Although “Rooftops in the Mist” is a new acquisition, the painting was included in a Zimmerli exhibition co-curated by Wechsler and Gustafson titled “A Parallel Presence: National Association of Women Artists, 1889-2009.” The exhibition celebrated the 120th anniversary of the association and traveled to New York, where N.A.W.A is headquartered.  

The National Association of Women Artists is the oldest extant group of professional women artists in the United States. Wechsler, an innovative curator at the Zimmerli for more than 30 years, and Moonie, a former president and the current chair of the group, were instrumental in bringing the N.A.W.A collection to the Zimmerli in 1992.


The Jane Voorhees Zimmerli Art Museum houses more than 60,000 works of art, ranging from ancient to contemporary art. The permanent collection features particularly rich holdings in nineteenth-century French art; Russian art from icons to the avant-garde; Soviet nonconformist art from the Dodge Collection; and American art with notable holdings of prints. In addition, small groups of antiquities, old master paintings, as well as art inspired by Japan and original illustrations for children’s books, provide representative examples of the museum’s research and teaching message at Rutgers. One of the largest and most distinguished university-based art museums in the nation, the Zimmerli is located on the New Brunswick campus of Rutgers, The State University of New Jersey. Established in 1766, Rutgers is America’s eighth oldest institution of higher learning and a premier public research university.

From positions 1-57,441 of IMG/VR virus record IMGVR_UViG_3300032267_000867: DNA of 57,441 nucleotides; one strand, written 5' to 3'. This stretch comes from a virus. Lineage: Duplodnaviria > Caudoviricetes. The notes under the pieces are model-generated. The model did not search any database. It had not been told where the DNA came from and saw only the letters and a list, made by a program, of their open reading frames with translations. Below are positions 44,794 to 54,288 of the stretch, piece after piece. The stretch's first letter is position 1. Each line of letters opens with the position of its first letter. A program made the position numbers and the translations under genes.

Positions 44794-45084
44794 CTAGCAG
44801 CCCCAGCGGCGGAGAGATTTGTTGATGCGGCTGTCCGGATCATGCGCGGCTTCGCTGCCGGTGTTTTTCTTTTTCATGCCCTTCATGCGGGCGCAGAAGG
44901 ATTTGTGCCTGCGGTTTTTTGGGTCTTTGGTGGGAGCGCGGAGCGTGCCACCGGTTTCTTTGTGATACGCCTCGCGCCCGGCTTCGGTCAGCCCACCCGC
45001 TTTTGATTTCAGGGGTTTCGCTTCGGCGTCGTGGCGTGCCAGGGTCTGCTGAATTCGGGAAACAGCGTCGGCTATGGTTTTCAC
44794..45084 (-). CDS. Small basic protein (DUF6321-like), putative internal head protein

The Zimmerli Art Museum is supported by Rutgers, the State University of New Jersey, as well as the income from the Avenir Foundation Endowment Fund, the Andrew W. Mellon Foundation Endowment Fund, and the Voorhees Family Endowment Fund, among others. Additional support comes from the Estate of Victoria J. Mastrobuono and the New Jersey State Council on the Arts/Department of State, a Partner Agency of the National Endowment for the Arts. Contributions from other corporations, foundations, and individuals, as well as earned income, also provide vital annual support for the Zimmerli’s operations and programs.


The Zimmerli Art Museum is located at 71 Hamilton Street at George Street on the College Avenue campus of Rutgers University in New Brunswick. The Zimmerli is a short walk from the NJ Transit train station in New Brunswick, midway between New York City and Philadelphia.

Hours are Tuesday through Friday, 10 a.m. to 4:30 p.m., Saturday and Sunday, noon to 5 p.m., and the first Wednesday of each month (except August), 10 a.m. to 9 p.m. The museum is closed Mondays, major holidays, and the month of August. Holidays are January 1, July 4, Thanksgiving Thursday and Friday, and December 24 and 25.

Admission is $6 for adults; $5 for 65 and over; and free for museum members, Rutgers students, faculty and staff (with ID), and children under 18. Admission is free on the first Sunday of every month. For more information, call 732.932.7237 or visit the museum’s website: www.zimmerlimuseum.rutgers.edu